Tech pod

Lighten the Node
MIT researchers have developed a way to make it easier to run a Bitcoin full node. The software, called Utreexo, shrinks the size of a node’s “state,” or an up-to-date account of the entire Bitcoin network, from roughly four gigabytes to less than a kilobyte. This is an important step for a continually growing network that relies on nodes to validate transactions. The code exists as a testnet; developers will have to eventually modify Bitcoin Core to make it suitable for use with real money.

Secret Contracts
The community behind “secret contracts” is moving forward after months of delay. The Secret Network, an open source network that protects data for users of decentralized applications, known as “Secret Apps,” has started a token burn and is welcoming players such as Binance, Staked and Figment to its testnet of “secret contracts.” The network’s protocol lets decentralized applications use encrypted data without revealing it on a public blockchain, or even to nodes themselves, using smart contracts that use private data termed “secret contracts.”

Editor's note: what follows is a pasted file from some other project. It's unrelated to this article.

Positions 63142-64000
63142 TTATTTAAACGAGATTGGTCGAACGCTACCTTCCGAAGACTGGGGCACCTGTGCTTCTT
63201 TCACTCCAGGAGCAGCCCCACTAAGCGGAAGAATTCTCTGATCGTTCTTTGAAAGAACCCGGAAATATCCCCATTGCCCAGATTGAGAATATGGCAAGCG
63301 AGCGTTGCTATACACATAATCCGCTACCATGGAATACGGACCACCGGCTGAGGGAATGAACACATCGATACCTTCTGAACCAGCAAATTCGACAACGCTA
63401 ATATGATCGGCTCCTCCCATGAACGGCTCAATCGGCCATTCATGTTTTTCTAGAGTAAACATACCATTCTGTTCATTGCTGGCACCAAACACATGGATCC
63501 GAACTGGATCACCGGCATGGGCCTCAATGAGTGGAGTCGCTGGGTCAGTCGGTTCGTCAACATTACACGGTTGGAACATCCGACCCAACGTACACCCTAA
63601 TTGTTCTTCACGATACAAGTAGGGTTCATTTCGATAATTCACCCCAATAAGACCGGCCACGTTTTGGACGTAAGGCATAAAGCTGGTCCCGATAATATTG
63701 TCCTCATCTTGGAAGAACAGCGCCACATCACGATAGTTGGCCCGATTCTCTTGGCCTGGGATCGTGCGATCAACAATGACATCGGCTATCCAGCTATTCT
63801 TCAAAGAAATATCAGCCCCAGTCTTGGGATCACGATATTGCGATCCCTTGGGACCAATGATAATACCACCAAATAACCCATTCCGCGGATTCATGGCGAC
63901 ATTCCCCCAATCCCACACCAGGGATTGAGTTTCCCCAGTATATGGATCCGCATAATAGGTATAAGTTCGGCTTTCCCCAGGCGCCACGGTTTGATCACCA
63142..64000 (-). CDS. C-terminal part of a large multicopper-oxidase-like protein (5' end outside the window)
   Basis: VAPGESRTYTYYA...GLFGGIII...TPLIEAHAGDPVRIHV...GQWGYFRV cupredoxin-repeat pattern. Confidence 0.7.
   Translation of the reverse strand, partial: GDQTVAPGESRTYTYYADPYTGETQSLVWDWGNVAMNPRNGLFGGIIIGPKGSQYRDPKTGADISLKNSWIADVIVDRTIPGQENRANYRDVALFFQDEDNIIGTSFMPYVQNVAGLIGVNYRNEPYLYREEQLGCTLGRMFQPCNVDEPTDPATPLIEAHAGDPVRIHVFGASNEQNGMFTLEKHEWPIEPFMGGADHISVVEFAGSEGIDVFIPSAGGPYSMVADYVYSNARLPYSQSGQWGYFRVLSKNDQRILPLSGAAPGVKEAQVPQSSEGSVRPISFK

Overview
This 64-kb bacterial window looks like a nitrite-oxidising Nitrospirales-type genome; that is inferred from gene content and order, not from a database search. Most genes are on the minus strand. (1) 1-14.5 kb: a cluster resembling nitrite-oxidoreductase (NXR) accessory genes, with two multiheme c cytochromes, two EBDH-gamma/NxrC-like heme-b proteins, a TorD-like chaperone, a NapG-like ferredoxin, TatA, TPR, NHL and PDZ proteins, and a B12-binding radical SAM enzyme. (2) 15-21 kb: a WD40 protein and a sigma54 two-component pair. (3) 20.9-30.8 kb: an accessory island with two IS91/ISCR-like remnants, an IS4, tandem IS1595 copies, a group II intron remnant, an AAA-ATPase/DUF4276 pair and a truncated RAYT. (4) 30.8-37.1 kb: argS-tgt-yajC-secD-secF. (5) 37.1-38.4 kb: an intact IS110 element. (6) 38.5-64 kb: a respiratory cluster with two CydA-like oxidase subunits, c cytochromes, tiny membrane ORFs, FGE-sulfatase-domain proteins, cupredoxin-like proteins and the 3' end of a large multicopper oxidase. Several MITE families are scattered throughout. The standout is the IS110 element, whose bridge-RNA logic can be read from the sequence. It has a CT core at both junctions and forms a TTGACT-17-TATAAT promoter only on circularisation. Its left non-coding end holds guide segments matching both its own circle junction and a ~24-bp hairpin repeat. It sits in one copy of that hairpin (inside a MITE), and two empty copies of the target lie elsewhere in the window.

Opinion

First Amendment Protections
Justin Wales, co-chair of Carlton Fields’ national blockchain and virtual currency practice, said Bitcoin is protected under the First Amendment, including all the decentralized bits and bobs it enables. “We’ve all heard the phrase ‘Money is Speech,’ which stems from the U.S. Supreme Court’s recognition that the use of money can itself be an expressive act. One has a right to donate to a political party because we view that type of spending not as financial, but as communicative. Because of Bitcoin, money is no longer restrained to a dollar’s limitations. Accordingly, the range of expression one is capable of has been expanded because money has taken on a more useful form,” he writes. 

Podcast

Why Bitcoin Boomed
NLW looks at eight factors that may explain Bitcoin’s recent surge to a yearly high – ranging from banks beginning to custody crypto after a recent rules change, federal money printing and Robinhood traders getting wise to crypto. 

Who won #CryptoTwitter?